Bonne Terre’s big-time Halloween celebration is back again this year.
The pandemic squelched last year’s haunted firehouse, overseen annually by Big River/Bonne Terre Firefighter TJ Isgrig. This year will be a bit different, in that it will be held at the Dairy Fields over by the old depot, instead of the old firehouse.
“We’re doing it in the back part of the ball fields, and along the walking trail behind the back ballfield,” he explained. “The Bonne Terre Chamber of Commerce is doing a trick-or-treat in the parking lot, handing out hot dogs and small drinks, Friends for a Better Bonne Terre will be doing a chili cook-off and a costume contest, I think, and we’re doing the haunted trail.”
The fun starts on Oct. 30 and goes from 5-9 p.m. In addition to the Haunted Trail, free hot dogs and drinks, there’s the trunk-n-treat, pumpkin carving, costume contest, a movie on the field and a chance to win prizes.
For parents with children who have sensory issues – such as epilepsy or autism—a “sensory friendly” hour is scheduled from 5-6 p.m.
“We've had a lot of parents say their kids would love to go through something like that but they're autistic or seizure-prone or something, and the flashing lights, noises or smoke can cause a seizure or just a meltdown. I’ve read about this before, and we want it to be more inclusive, so we're gonna mellow it out from 5-6 p.m. We're not gonna have flashing lights, we'll have a little bit of smoke. We won’t have any big scares, and if the littler kids want to come through at that point, they can.
People are also reading…
“Then, at six o'clock, all bets are off. We just got to open it up to whatever the actors along the trail want to bring.”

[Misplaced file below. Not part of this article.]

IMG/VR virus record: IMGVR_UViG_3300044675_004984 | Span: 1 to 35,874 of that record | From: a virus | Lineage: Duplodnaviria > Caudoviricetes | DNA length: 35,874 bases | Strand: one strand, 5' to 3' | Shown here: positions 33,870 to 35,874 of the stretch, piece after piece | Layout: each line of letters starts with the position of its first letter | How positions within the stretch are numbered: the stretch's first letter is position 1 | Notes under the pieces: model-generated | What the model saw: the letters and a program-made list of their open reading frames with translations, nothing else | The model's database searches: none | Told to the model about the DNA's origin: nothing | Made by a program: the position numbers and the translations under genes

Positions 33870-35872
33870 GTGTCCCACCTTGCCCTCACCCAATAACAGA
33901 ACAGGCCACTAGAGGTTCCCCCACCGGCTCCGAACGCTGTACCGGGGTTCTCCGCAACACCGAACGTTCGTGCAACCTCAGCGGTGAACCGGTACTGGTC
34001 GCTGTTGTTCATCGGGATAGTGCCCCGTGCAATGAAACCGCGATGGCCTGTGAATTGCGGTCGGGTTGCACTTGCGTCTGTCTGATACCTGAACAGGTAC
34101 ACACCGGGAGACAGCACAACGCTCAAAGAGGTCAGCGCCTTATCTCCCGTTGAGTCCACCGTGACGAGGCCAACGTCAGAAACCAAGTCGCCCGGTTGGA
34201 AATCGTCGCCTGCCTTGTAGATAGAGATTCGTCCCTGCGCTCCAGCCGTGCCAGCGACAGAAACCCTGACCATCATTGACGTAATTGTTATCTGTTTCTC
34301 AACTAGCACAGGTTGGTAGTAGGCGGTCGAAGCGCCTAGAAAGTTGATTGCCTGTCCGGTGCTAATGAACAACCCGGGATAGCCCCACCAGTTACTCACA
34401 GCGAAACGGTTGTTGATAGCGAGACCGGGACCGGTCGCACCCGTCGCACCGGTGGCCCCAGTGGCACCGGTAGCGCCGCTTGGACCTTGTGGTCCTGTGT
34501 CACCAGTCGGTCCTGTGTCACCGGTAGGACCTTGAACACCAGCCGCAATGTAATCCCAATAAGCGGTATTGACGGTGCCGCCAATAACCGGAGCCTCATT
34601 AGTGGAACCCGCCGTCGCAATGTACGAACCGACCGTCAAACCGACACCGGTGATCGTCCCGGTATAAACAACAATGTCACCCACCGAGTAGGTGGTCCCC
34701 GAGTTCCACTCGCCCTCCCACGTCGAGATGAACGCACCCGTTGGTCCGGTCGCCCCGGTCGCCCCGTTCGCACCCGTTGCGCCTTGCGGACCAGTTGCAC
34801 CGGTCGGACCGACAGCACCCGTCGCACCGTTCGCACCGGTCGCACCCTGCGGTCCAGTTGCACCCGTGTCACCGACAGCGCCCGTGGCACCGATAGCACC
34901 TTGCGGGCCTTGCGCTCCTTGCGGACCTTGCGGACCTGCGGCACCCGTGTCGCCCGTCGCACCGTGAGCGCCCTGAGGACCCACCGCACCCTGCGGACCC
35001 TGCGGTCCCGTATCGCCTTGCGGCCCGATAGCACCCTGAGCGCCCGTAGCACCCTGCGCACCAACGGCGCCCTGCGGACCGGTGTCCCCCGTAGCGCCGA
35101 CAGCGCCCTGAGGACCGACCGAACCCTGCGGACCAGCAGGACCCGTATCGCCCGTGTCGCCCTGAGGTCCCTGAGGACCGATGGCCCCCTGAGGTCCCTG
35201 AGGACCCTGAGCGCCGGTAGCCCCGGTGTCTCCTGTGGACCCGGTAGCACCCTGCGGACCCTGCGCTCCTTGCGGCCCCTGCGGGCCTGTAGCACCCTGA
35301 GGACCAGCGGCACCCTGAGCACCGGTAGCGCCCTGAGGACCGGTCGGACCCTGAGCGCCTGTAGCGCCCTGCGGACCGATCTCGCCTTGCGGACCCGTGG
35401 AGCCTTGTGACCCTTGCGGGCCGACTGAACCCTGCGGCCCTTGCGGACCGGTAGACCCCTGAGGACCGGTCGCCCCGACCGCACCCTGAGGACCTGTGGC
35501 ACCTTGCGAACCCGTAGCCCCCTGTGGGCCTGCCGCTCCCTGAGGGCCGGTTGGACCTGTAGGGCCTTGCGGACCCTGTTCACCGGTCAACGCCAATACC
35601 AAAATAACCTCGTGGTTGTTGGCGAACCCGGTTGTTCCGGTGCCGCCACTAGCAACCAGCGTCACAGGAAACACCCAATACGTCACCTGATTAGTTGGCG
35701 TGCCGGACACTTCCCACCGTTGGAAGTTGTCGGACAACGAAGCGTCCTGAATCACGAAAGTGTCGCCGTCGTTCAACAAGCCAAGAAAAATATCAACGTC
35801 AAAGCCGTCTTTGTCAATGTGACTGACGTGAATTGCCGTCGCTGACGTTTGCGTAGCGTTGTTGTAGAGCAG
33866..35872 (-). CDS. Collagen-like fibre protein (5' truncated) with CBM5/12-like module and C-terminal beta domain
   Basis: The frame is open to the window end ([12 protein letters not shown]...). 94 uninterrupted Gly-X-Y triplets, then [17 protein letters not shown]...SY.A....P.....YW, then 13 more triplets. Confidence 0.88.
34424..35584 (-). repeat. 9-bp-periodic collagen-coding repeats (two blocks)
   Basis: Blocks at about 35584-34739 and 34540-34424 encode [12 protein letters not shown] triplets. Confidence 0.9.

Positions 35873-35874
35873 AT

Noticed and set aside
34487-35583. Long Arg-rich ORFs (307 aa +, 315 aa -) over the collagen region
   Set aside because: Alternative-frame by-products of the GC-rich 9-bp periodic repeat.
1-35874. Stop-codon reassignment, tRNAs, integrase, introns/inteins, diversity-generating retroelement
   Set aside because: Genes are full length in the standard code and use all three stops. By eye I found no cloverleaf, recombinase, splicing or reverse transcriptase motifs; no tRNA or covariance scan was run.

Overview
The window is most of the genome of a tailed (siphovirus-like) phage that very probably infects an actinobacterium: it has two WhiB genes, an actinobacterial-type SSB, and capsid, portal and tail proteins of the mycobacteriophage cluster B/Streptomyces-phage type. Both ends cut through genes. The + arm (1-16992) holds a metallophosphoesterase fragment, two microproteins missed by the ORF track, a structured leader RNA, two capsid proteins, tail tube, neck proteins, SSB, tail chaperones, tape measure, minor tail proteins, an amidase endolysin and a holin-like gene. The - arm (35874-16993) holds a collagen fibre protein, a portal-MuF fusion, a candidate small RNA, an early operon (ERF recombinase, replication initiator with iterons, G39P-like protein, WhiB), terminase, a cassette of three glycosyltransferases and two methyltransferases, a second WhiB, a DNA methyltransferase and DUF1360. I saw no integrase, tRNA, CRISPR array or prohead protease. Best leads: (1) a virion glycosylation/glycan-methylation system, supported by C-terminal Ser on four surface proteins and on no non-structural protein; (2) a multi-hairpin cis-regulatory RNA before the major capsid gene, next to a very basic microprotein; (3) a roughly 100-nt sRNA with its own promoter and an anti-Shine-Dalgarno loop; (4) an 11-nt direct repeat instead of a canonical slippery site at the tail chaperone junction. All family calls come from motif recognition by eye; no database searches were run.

Isgrig said the trail would take about 15 minutes to get through, probably.
“We’re going to have a trail that goes back behind field three, which is the lowest field there, it has a little creek running along it. Then the trail will enter the back field where we’ll have a maze,” Isgrig said. “We’re thinking of putting together a scene involving campers on a bad camping trip. We’ve got a lot of ideas. We’re figuring out how much space we have, too, since we’ve never done it outside before.”
And having it outside involves a bit of risk, of course.
“If it rains, the Haunted Trail is cancelled,” he said. “I can’t take a risk with all the animatronics we’ve collected. As it is, it’s all going up on Saturday morning, and it’s all being torn back down after Saturday night. It’s a one-day thing.”
Isgrig said he has enjoyed each of the six previous “hauntings” he’s put together with help from dozens of friends and volunteers because he loves Halloween.
“I lived in the country, so we never got trick or treaters or anything, so we’d go into town to trick or treat. My grandparents lived at Hill and Shepard Street, near Church and Main (the town’s prime spot for trick-or-treating) so we would go visit them, Mom would drop us off and we’d do what we want,” he said. “My grandpa would decorate the house a little for the holiday and they’d hand out candy. When I got too old to trick or treat, I’d go there to hand out candy every year.
“Halloween is one of my favorite holidays, I just love scaring people. Even if it’s not Halloween.”
Sarah Haas is the assistant editor for the Daily Journal. She can be reached at 573-518-3617 or at email@example.com.